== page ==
why don’t robots do the work?

why not?

Advertisements

why aren’t houses better bigger and cheaper like personal computer desktop?

government restrictions

lawyers, banks, insurance and other admin parasites on the economy

outa work? what?  build housing interchangable parts at the factory

plastic blocks filled with concrete

steel concrete columns capped with metal and then plastic slat walls

all concrete packed houses

compressed interlocking bricks made from earth

ideas are endless

no way there should be unemployed people

get everyone in the game and lower money to lawyers and insurance, block lawyers n judges from allowing people to sue for any defect or accident in building and in other production areas

lower prison sentences

make sure freedom of speech is not blocked in prison

make sure the predatory law system is not fucking people for its own gain and that it remains felxible no nuke the perp with 20 years or nothing kinda bullshit

More robots coming to U.S. factories

More robots coming to U.S. factories

230 146 22 LINKEDIN 16 COMMENTMORE

Manufacturers will significantly accelerate their use of robots in U.S. factories over the next decade as they become cheaper and perform more tasks, constraining payroll growth, according to a study out Tuesday.

The development is expected to dramatically boost productivity and slow the long-standing migration of factories across the globe to take advantage of low-cost labor, says the Boston Consulting Group report.

“Advanced robotics are changing the calculus of manufacturing,” says Harold Sirkin, a senior partner at the management consulting firm.

A handful of nations, including the U.S. and China, are poised to reap the biggest benefits of the automation wave.

About 1.2 million additional advanced robots are expected to be deployed in the U.S. by 2025, BCG says. Four industries will lead the shift — computer and electronics products; electrical equipment and appliances; transportation; and machinery — largely because more of their tasks can be automated and they deliver the biggest cost savings.

About 10% of all manufacturing functions are automated, a share that will rise to nearly 25% in a decade as robotic vision sensors and gripping systems improve, BCG says.

Meanwhile, costs are tumbling. The cost to purchase and start up an advanced robotic spot welder has plunged from $182,000 in 2005 to $133,000 in 2014, with the price forecast to drop another 22% by 2025.

That’s prodding manufacturers to replace workers. BCG says manufacturers tend to ratchet up their robotics investment when they realize at least a 15% cost savings compared with employing a worker. In electronics manufacturing, it already costs just $4 an hour to use a robot for a routine assembly task vs. $24 for an average worker.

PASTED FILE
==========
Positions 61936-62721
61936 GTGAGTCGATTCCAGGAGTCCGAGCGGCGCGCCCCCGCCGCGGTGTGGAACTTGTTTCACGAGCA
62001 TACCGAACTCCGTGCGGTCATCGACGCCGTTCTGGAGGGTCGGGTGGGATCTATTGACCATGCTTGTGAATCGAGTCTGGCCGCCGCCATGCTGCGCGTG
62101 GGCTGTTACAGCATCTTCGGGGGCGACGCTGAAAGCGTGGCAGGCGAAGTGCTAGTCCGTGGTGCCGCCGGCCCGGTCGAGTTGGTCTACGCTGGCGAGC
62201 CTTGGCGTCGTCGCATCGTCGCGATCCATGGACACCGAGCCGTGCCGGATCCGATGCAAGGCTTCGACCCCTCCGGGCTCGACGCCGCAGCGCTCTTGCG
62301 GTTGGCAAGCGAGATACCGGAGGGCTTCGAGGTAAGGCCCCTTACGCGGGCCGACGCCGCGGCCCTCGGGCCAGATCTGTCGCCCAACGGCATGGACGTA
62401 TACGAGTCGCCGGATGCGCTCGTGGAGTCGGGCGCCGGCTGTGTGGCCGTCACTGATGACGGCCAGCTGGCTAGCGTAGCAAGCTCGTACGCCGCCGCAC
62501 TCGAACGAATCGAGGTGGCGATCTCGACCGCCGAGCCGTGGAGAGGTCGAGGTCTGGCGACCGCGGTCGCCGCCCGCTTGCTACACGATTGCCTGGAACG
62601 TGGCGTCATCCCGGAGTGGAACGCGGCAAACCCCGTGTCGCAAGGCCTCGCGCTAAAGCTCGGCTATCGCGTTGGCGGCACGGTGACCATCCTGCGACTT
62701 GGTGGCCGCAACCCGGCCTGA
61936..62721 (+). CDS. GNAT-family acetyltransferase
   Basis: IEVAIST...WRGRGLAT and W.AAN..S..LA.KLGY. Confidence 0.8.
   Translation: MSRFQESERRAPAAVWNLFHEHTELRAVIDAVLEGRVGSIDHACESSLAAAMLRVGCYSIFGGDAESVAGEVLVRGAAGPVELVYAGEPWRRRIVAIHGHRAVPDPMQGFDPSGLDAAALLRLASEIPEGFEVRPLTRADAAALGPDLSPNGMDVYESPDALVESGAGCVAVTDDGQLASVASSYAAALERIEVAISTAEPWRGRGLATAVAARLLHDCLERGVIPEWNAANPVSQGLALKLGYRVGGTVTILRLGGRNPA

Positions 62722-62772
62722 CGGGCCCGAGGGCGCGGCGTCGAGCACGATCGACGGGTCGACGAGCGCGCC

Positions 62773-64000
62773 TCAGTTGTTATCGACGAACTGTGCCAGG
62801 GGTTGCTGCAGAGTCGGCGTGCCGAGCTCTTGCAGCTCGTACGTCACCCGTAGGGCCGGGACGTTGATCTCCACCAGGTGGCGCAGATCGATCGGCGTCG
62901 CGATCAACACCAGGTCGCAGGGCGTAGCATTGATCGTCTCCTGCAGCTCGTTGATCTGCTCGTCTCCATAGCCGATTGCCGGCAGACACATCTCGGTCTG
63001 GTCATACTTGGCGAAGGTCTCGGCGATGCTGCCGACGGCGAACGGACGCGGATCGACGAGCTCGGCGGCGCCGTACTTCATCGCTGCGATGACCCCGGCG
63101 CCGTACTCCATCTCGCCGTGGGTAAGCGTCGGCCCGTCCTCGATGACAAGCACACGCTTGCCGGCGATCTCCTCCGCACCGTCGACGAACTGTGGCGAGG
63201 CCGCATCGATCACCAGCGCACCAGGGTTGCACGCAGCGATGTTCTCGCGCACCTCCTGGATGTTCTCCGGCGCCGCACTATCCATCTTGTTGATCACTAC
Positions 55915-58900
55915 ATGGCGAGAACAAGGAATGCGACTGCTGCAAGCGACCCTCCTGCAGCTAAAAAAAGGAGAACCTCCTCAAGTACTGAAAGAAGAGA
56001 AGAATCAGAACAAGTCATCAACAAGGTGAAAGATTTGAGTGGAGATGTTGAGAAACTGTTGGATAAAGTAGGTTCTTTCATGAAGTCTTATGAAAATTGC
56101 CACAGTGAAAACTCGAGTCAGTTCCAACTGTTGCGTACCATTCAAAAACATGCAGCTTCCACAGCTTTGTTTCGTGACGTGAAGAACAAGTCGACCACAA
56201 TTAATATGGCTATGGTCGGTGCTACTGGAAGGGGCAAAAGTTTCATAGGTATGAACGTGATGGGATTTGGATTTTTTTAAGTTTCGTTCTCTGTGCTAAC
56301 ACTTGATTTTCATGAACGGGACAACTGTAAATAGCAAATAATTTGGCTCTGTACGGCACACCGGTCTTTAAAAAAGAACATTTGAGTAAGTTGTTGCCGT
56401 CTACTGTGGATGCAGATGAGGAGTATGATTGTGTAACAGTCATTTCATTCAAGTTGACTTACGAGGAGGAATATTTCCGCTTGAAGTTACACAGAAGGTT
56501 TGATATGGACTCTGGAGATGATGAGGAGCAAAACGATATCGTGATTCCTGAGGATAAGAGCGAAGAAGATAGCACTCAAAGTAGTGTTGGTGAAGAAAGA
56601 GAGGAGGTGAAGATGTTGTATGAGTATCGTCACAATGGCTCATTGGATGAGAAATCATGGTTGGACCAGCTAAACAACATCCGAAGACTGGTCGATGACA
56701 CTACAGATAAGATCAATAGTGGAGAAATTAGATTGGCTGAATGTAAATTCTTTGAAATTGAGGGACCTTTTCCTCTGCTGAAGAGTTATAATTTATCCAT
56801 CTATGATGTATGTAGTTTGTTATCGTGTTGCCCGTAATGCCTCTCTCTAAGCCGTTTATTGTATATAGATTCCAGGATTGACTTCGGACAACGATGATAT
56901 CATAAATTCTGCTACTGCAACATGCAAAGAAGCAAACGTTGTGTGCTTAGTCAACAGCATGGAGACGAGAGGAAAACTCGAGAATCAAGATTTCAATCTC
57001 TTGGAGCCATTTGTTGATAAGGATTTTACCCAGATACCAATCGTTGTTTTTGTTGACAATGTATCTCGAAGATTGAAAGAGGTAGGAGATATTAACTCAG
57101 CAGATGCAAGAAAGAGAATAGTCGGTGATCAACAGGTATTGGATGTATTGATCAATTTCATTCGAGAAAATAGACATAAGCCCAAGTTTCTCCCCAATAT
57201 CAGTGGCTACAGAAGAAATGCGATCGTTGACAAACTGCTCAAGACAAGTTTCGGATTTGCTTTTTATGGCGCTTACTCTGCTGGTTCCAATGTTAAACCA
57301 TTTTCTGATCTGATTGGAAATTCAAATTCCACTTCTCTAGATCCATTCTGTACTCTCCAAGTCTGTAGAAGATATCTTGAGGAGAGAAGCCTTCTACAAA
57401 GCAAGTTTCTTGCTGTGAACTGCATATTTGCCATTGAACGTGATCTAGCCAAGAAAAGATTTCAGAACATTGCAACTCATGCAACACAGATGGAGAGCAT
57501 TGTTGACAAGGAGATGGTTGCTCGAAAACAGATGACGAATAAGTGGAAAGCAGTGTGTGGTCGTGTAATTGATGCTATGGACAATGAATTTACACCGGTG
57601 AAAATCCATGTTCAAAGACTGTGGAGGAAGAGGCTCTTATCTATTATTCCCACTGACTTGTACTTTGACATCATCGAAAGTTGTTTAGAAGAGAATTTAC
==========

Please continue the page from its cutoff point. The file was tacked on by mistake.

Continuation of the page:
Within two years, the number of advanced industrial robots in the U.S. will begin to grow by 10% a year, up from current annual growth of 2% to 3%, the study says.

The impact on U.S. factory workers is mixed.

Replacing employees with robots is projected to result in a manufacturing workforce that’s 22% — or a few million workers — smaller by 2025 than it otherwise would have been. But factory payrolls are still expected to rise because of an expanding economy and the growing tendency of manufacturers to move some production back to the U.S. from overseas — a trend known as reshoring, Sirkin says.

Indeed, the spread of robotics itself should make the U.S. more productive than many other countries, creating more jobs. BCG estimates reshoring and rising exports will add 2.5 million to 5 million factory jobs in the U.S. by 2020. Many low-skills jobs, however, will be eliminated while higher-skill positions, such as operating and maintaining robots, are expected to grow.

The U.S. is among six countries that the research firm characterizes as “fast” adopters of advanced robotics, including China, Canada, Japan, Russia and the United Kingdom. But it says several countries will be even more aggressive — Indonesia, South Korea, Taiwan and Thailand.

The U.S. is expected to be far ahead of a larger number of slower adopters, such as France, Italy, Belgium and Brazil.

The surge in robotics will spawn smaller factories that can easily replicate assembly systems to serve local markets with customized products, the report says.

you can’t sue for that needs to be common in usa, more than ever

life should not be help back by banks and insurance

allow mass produced housing, de regulate, and everyone healthier and richer, less scarcity

stop optimizting for bank and insurance or massive expensive mortgage and houses and lawsuits all over the place if something goes wrong

bad thing happening doesnt meann you get to sue someone to pay for it based on idea of liability

liability is a bad idea